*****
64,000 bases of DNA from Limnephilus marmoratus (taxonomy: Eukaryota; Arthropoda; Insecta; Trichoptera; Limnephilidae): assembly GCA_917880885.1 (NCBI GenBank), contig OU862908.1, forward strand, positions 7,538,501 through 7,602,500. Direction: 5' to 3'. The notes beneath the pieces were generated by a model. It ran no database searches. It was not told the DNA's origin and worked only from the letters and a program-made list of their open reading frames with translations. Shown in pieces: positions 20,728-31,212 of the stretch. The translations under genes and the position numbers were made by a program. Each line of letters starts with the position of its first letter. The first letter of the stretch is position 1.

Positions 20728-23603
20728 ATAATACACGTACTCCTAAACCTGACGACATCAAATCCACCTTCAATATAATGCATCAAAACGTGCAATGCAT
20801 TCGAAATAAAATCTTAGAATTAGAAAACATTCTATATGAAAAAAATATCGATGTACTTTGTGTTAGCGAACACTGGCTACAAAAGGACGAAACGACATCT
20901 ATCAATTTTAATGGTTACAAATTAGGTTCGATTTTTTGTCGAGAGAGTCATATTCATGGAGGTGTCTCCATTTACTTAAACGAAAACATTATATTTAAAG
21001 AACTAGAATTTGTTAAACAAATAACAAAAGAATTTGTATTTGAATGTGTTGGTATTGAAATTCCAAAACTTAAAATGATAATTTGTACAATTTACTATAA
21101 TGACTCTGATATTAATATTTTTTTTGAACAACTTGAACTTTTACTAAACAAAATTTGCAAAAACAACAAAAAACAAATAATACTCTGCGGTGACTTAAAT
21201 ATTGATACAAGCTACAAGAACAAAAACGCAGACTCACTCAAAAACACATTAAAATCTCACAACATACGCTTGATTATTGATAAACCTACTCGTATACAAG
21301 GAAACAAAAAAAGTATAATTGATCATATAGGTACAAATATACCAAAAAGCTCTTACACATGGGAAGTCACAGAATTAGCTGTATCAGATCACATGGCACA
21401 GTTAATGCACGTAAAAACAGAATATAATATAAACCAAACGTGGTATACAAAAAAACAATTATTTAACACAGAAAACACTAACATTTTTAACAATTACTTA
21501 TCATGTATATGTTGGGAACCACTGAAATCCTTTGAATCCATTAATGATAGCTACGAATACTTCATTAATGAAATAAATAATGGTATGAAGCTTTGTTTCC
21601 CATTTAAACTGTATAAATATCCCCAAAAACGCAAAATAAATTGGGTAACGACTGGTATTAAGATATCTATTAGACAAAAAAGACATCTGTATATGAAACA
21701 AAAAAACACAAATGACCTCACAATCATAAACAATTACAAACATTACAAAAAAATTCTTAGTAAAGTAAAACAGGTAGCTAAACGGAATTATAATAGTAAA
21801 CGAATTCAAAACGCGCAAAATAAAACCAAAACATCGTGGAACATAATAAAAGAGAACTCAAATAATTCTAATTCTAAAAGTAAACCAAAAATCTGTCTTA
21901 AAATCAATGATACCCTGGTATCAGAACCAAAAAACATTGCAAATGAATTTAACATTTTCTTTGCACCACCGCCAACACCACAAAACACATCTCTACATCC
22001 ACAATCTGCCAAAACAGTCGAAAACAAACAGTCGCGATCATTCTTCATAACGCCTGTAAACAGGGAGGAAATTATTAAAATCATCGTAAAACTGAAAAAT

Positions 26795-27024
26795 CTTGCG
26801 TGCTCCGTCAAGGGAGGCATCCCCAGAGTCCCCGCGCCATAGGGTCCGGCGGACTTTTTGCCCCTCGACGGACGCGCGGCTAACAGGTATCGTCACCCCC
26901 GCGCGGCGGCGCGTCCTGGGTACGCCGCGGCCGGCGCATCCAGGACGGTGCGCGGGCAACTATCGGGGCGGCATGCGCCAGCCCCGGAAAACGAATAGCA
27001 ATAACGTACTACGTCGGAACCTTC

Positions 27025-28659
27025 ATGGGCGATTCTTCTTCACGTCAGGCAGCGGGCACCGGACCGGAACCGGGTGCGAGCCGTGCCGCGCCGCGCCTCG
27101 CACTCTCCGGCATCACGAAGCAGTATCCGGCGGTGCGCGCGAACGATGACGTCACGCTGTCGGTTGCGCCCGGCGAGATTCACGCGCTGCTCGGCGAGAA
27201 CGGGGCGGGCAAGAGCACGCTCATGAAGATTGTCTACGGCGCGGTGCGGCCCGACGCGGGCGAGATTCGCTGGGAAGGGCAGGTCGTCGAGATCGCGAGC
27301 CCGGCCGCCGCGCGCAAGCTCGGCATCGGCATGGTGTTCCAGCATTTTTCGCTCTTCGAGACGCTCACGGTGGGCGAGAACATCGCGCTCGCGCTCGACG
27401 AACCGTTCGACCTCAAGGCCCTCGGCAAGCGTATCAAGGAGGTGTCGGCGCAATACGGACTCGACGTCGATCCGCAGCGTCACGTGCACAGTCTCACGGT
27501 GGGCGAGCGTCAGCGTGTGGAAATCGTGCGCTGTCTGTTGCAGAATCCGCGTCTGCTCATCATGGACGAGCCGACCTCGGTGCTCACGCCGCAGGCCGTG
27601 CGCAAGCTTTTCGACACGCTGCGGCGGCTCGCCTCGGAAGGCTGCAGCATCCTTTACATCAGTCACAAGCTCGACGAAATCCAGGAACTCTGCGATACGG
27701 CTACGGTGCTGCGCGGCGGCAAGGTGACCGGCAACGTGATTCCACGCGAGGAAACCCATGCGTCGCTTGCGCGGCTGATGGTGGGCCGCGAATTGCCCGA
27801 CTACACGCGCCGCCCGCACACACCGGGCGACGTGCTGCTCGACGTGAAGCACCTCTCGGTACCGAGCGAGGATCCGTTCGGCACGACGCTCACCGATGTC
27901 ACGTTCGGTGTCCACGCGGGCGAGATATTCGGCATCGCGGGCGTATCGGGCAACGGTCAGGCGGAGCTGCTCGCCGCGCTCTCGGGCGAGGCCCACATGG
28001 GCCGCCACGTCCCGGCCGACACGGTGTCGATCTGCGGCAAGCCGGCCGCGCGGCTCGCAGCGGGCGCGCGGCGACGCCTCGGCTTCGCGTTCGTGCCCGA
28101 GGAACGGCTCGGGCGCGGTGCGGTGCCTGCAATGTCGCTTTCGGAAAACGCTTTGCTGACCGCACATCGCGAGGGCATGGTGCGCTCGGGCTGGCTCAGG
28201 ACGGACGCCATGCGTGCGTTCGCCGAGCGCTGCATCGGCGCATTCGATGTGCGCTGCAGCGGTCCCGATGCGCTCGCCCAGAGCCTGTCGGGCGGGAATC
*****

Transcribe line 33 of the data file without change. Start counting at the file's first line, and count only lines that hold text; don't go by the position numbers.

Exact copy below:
28001 GCCGCCACGTCCCGGCCGACACGGTGTCGATCTGCGGCAAGCCGGCCGCGCGGCTCGCAGCGGGCGCGCGGCGACGCCTCGGCTTCGCGTTCGTGCCCGA